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Advice on depression

Hi,

My grandma currently suffers from MS, she is at the stage where she can no longer walk independately, using a wheelchair outdoors and a zimmer frame indoors.
If she goes out anywhere except to the shops, even in the wheelchair with me pushing she gets so tired that the next day she falls, often ending up with her having to call an ambulance because she lives on her own.
Due to this, she is, well I’m assuming she is scared of going anywhere and stays indoors and won’t let me take her anywhere, I have took to staying over and taking her out that day as she seems to be at ease when I’m there, but I can’t do this all the time and even so she gets scared of going out and doesn’t see the point.

Her husband, my grandad has been diagnosed with Alzheimer’s disease and is no longer living at home, they say he will pass soon.

She never tells me anything so I don’t know what’s going on in her head but I do know she’s fed up with things as they are. We are trying to do our best but is there anything we can do to try to help with her moods?

I try to have a joke with her etc, and this seems to work for a moment but long term I’m not sure what to do.

Hi there, Having had depression myself it does help to speak to others about what you are going through. Does she have a ms nurse she could ring for advice? There is also the ms helpline have you tried that? 0808 800 8000. In the longer term is it out of the question for her to move to sheltered accommodation?. You are doing a fantastic job in a difficult situation. Hope she gets the help she needs soon. Mags x

Hi Anon, May I suggest you talk with her about your concerns, older people are tougher than we think they are! and appreciate our honesty & reaffirm she is still valued & loved.

Maybe suggest you could talk to her g.p, age uk, MS support etc on her behalf she certainly has a lot to deal with.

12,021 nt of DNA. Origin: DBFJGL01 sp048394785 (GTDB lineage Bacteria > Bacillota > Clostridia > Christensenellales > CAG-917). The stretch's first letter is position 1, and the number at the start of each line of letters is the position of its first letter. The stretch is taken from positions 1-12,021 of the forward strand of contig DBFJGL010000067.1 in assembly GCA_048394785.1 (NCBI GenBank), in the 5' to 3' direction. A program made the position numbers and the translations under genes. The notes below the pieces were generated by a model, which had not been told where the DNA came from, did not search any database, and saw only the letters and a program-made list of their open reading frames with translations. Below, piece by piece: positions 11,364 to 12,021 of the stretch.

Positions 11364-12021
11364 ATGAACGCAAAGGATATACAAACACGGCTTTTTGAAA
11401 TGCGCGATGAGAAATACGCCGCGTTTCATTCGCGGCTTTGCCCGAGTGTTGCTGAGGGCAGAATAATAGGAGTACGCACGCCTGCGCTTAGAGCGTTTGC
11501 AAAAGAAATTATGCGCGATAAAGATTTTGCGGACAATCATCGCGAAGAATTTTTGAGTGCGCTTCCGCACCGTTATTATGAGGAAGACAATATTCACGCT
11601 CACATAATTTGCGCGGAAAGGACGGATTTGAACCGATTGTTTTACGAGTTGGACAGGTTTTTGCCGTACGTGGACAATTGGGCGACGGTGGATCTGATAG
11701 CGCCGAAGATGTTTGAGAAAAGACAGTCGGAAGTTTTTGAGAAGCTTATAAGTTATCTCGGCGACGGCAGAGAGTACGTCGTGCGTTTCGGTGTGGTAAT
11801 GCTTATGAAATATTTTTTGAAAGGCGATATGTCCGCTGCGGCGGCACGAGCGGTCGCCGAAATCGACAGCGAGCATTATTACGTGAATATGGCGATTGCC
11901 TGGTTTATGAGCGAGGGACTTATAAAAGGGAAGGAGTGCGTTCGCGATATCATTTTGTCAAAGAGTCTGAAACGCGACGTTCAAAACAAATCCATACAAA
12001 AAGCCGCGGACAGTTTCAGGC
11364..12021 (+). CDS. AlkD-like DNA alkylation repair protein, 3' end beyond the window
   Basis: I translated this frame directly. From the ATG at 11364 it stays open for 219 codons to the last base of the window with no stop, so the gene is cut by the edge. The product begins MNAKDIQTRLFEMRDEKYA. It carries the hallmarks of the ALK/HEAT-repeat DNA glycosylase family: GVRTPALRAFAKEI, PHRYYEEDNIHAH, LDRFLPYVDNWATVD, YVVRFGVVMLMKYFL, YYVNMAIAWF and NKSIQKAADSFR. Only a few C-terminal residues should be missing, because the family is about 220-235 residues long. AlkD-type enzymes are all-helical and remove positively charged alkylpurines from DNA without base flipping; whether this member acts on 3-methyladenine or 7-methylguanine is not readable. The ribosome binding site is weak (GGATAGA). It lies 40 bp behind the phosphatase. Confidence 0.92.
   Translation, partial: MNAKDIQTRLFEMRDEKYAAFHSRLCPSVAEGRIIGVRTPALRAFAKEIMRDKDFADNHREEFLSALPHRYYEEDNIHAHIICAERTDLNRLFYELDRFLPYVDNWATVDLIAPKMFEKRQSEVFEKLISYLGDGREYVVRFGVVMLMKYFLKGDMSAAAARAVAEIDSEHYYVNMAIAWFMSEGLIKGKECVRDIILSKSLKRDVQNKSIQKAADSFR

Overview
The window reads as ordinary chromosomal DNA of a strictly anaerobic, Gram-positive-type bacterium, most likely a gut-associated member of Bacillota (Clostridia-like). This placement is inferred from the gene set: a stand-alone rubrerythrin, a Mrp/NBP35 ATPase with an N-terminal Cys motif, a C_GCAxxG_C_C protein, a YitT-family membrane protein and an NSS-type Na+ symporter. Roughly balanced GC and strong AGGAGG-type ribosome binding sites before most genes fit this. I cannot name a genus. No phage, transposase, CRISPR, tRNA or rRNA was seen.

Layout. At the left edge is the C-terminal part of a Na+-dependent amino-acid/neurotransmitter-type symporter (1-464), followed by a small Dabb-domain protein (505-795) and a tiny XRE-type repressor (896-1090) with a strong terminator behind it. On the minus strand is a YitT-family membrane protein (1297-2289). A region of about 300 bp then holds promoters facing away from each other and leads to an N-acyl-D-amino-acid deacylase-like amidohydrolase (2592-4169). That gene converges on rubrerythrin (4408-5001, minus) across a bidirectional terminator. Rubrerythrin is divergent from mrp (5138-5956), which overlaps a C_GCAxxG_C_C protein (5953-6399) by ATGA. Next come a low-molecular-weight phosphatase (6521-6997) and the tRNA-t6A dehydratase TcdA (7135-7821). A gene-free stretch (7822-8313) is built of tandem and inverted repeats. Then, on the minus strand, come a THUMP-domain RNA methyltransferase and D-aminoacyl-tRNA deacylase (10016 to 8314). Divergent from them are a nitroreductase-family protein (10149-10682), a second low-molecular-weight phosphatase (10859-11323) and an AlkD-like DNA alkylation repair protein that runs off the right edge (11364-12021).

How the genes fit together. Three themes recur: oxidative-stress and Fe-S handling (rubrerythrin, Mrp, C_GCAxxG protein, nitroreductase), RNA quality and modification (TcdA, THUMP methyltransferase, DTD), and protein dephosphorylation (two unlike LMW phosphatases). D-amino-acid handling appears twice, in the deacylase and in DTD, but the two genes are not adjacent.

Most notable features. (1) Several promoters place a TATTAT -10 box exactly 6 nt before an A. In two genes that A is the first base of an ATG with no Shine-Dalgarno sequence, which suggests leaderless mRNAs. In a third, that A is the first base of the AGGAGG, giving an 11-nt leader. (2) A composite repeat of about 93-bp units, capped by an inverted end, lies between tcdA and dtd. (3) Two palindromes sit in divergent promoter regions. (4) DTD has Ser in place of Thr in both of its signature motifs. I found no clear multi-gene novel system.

Has she seen her G.p of late if not a home visit may be in order for both physical and mental health check up(with a word in the doctors ear). You could contact age UK for advice they maybe able to help you help grandma.

Good Luck

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I think talk with her about her past life…her life experiences…I think It would help…

Good Luck…

Hi

I have a similar problem with my Mum. Her MS has knocked her balance and her self confidence…and it’s had a snowball effect…she can’t do the things she wants to do because she gets so exhausted and she seems to have got asthma now to boot…which just adds to the fatigue and immobility. So I completely understand where you are coming from. I think my Mum is depressed…but sadly people of the elder generation seem to think it’s embarrassing or something to be ashamed of. It’s NOT it’s an illness and sadly MS can bring on spells of Depression especially after spells of taking steroids, which shes taken off and on most of this year. I’ve done a bit of reading on MS and depression both together and separately…one thing that hit home was an article written by a Doctor who specialises in Depression and Anxiety…she wrote (or words to this effect) “if you had cancer, you wouldn’t avoid Chemo and its the same with depression; you can’t avoid your treatment”. If your Grandma is depressed maybe you could try talking to her without using the dreaded D word (depression)…sound out how she’s feeling and talk about it. I sense and I may be wrong that you are quite young? You need to make sure you have someone to support you too if you decide to talk things through…because it may be quite hard to hear. My Mum tries to protect me from what really goes on with her MS but not knowing how she’s feeling or dealing with worries me more. If your Grandma opens up and talks to you…maybe you can convince her to see her GP or MS nurse to talk it through and reassure her that there’s no shame in being Depressed and there is help out there. There’s a wonderful little drug called Citalopram which is an antidepressant but also helps with anxiety…this could maybe help your Grandma lift her mood and stop her feeling so anxious about going out again. It’s horrible when they don’t tell you whats going on in their head isn’t it… :frowning: much love